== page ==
This study investigated the relationship between collective positive emotions at work and team resilience, expanding on the Broaden and Build theory of Fredrickson (Rev Gen Psychol 2:300–319, 1998; Am Psychol 56:218–226, 2001) at the collective (i.e., work teams) level of analysis. Through the aggregate scores of 1,076 employees (61 % men), grouped into 216 teams and belonging to 40 companies, five collective positive emotions were evaluated (i.e., enthusiasm, optimism, satisfaction, comfort, and relaxation) as well as team resilience. Additionally, ratings of the 216 supervisors of the teams were used to assess team performance (i.e., in- and extra-role performance). Structural equation modeling at the team level of analysis indicated that team resilience mediates the relationship between collective positive emotions and team performance, both in- and extra-role. The results highlight the importance of developing collective positive emotions to help teams to foster team resilience and improve their performance. The article concludes with practical strategies aimed at developing collective positive emotions, together with limitations and suggestions for future research.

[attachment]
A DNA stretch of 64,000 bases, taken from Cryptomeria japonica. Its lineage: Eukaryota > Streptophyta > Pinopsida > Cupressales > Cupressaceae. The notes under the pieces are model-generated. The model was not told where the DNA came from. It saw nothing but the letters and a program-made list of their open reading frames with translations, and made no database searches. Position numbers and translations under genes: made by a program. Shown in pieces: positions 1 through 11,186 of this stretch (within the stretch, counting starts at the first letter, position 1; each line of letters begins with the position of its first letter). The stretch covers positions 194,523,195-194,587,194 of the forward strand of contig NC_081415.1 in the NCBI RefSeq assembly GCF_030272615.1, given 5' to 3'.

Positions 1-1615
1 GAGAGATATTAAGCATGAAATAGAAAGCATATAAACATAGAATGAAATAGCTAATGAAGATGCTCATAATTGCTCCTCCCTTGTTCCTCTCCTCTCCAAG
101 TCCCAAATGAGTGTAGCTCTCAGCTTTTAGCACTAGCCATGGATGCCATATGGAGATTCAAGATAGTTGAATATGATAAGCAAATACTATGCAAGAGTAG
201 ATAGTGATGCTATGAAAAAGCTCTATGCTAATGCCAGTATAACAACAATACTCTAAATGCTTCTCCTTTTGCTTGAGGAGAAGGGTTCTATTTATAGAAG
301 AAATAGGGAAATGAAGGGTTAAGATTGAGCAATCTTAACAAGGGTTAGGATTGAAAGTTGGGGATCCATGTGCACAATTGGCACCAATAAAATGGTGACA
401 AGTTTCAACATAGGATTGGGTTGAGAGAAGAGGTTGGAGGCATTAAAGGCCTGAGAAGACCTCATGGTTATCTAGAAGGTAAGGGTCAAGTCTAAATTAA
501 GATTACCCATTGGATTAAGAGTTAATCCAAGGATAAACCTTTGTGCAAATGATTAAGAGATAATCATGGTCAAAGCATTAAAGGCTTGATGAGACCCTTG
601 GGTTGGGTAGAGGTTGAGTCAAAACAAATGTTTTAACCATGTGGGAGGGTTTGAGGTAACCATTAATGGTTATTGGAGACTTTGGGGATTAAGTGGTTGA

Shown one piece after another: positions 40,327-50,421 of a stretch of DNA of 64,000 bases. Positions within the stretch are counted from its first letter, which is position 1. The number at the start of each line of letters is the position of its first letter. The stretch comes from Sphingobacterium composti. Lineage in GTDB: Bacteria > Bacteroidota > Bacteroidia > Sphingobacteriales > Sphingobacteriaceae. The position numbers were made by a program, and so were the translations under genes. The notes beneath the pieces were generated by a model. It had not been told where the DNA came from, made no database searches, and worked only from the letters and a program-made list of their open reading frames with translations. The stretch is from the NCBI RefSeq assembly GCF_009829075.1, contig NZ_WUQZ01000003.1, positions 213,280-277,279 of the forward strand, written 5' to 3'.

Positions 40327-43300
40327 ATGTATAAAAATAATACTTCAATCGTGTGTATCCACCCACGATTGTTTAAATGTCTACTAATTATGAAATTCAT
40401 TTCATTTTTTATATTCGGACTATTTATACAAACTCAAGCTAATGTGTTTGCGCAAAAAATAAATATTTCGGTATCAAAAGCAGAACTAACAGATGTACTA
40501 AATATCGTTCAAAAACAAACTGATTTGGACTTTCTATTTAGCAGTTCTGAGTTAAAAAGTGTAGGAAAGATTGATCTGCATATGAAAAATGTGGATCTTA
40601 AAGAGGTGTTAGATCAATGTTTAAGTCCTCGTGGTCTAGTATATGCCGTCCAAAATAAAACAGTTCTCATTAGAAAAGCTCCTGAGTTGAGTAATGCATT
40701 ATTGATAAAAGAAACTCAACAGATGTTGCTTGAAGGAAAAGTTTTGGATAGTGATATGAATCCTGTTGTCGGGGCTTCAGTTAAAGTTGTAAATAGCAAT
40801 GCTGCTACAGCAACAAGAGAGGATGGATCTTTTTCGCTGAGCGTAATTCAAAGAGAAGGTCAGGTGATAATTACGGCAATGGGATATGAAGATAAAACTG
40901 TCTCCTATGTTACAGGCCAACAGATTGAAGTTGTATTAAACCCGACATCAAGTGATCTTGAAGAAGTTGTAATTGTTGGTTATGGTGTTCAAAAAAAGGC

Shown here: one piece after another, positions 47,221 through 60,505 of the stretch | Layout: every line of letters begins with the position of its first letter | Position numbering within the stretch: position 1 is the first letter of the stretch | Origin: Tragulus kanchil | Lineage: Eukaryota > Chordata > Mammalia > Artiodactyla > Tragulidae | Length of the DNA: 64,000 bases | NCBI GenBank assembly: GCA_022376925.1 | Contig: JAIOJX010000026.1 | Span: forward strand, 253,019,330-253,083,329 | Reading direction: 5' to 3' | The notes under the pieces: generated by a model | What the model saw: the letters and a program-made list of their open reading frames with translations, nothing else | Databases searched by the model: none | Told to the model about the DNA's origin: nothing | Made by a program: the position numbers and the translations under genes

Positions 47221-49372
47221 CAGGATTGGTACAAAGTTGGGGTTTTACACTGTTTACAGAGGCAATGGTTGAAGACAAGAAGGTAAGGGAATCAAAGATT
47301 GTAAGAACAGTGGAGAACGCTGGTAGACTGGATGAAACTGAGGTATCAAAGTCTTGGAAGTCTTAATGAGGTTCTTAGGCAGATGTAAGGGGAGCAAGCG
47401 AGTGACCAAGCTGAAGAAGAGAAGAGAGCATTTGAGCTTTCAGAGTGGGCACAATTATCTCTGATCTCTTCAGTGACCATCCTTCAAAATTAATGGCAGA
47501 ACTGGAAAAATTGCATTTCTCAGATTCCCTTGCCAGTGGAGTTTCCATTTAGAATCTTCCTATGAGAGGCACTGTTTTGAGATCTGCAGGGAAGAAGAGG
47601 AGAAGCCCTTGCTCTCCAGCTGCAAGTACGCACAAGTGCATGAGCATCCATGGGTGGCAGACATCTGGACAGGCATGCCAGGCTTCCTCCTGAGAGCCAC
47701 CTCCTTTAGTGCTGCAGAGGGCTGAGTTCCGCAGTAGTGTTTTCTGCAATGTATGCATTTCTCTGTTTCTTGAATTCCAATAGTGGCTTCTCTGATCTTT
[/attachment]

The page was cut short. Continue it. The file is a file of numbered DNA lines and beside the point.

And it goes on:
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This research was supported by a grant from the Spanish Ministry of Economy and Competitiveness (#PSI2011-22400).
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Meneghel, I., Salanova, M. & Martínez, I.M. Feeling Good Makes Us Stronger: How Team Resilience Mediates the Effect of Positive Emotions on Team Performance. J Happiness Stud 17, 239–255 (2016). https://doi.org/10.1007/s10902-014-9592-6